Port commission candidates target high property tax
Four of the candidates running for Port of Seattle commissioner in the Nov. 8 general election agreed at a Des Moines candidate's forum last week that the Port's performance has been "unsatisfactory."
Speaking at the Oct. 13 event at the Huntington Park West Homes Clubhouse, Jack Jolley told residents he would like to be elected commissioner because he wants to see the community strong.
"I think the Port has a big role to play in [this], but its performance so far isn't giving us that."
Jolley noted that the Port has lost 40 percent of its market share in the last 10 years to other West Coast ports, including Tacoma, Oakland and Long Beach.
As a result, jobs are being lost, he declared.
"It's time we took someone with business and financial experience who has created ideas about how to bring the shipping business that we've lost back to Seattle to bring jobs back,' said Jolley.
"That is what I want to do."
Lloyd Hara said he believes the Port needs new leadership as well.
"The Port requires a $63 million property tax subsidy," Hara stated. "So those of you who own a home that is worth $400,000, you paid $100 back to the Port.
"The Port should be profitable. If you had $400 billion in assets as does the Port, shouldn't you make a return on those investments?"
To solve this problem, Hara said he is committed to turning the Port around so the city can make a profit and eliminate the necessity for this $63 million property tax subsidy.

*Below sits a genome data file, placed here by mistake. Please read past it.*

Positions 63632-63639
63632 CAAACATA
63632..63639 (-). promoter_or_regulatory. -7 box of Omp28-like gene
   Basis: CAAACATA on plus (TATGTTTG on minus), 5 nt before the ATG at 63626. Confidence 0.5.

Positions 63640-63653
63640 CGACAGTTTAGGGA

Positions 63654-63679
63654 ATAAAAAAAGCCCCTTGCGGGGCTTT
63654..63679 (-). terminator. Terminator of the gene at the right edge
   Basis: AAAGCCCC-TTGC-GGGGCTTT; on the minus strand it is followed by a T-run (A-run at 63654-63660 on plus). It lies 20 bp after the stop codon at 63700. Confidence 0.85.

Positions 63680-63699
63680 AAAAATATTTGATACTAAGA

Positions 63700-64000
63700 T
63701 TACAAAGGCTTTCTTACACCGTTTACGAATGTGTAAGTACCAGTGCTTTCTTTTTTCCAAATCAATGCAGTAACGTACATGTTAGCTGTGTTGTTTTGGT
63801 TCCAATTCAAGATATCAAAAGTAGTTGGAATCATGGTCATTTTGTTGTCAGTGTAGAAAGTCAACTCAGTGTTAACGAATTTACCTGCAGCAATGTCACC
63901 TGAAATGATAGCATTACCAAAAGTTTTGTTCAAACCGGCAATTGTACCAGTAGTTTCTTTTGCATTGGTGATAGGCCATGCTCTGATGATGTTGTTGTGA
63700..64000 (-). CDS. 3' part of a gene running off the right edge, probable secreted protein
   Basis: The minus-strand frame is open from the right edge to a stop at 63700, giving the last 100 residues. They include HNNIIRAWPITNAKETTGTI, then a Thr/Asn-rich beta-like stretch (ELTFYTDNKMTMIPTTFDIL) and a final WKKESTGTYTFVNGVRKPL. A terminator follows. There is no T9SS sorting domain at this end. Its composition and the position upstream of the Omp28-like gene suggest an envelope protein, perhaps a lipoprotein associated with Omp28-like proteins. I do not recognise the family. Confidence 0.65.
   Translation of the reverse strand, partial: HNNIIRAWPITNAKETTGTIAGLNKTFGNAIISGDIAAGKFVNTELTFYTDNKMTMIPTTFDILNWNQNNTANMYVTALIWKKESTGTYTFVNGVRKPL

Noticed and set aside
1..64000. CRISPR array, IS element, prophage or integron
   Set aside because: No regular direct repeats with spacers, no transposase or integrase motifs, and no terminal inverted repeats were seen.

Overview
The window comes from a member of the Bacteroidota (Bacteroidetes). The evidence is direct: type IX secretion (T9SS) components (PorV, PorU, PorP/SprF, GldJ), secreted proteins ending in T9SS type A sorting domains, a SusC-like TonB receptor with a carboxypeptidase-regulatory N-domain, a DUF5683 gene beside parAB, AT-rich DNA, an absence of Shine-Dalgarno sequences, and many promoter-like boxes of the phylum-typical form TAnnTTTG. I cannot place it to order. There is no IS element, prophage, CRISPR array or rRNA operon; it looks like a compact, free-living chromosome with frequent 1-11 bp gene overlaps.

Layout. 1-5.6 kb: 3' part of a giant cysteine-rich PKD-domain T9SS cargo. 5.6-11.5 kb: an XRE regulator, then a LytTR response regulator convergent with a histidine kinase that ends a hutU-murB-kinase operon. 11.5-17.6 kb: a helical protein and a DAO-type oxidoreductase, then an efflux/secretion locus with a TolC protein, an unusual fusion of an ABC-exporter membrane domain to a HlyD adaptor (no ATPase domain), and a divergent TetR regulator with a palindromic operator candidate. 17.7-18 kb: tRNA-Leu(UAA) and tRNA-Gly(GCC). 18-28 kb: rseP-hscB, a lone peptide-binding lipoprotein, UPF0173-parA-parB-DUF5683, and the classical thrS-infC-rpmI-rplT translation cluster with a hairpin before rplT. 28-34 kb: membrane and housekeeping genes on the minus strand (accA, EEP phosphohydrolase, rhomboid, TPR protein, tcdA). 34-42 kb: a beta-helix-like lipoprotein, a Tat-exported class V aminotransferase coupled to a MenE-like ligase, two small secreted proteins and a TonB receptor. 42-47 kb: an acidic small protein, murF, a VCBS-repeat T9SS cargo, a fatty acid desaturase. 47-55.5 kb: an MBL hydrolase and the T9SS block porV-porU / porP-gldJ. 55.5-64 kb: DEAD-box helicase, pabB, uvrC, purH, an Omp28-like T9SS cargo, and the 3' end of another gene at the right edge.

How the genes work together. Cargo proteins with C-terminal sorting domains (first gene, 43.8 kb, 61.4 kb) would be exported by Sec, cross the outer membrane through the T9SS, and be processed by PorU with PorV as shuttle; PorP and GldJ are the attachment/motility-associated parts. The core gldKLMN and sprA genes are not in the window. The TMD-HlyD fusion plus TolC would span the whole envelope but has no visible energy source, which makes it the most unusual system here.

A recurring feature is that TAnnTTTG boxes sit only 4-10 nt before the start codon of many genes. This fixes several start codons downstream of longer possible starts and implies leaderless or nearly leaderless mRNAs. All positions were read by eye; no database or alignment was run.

Commission hopeful Rich Berkowitz, who was absent but represented by his campaign manager, stated that the Port is running on six-year-old business funding.
"That's not acceptable," Berkowitz said.
In his statement, Berkowitz also noted the Port has admitted to being 40 percent down on its container traffic.
Yet, Berkowitz noted, King County residents have paid for infrastructure that could handle 170 percent of the present container traffic.
"If we don't get expert maritime management we'll be unprepared and shortsighted," he stated.
John Creighton observed that the current commission has been chastised for decisions such as trying to implement a dollar toll from everyone who drives up to the curb at Sea-Tac International Airport to pick up a family member.
"After the Port charges us all $63 million a year on a Port tax levy, the fact that they can't get traffic up to the curb at Sea-Tac is adding insult to injury," Creighton declared.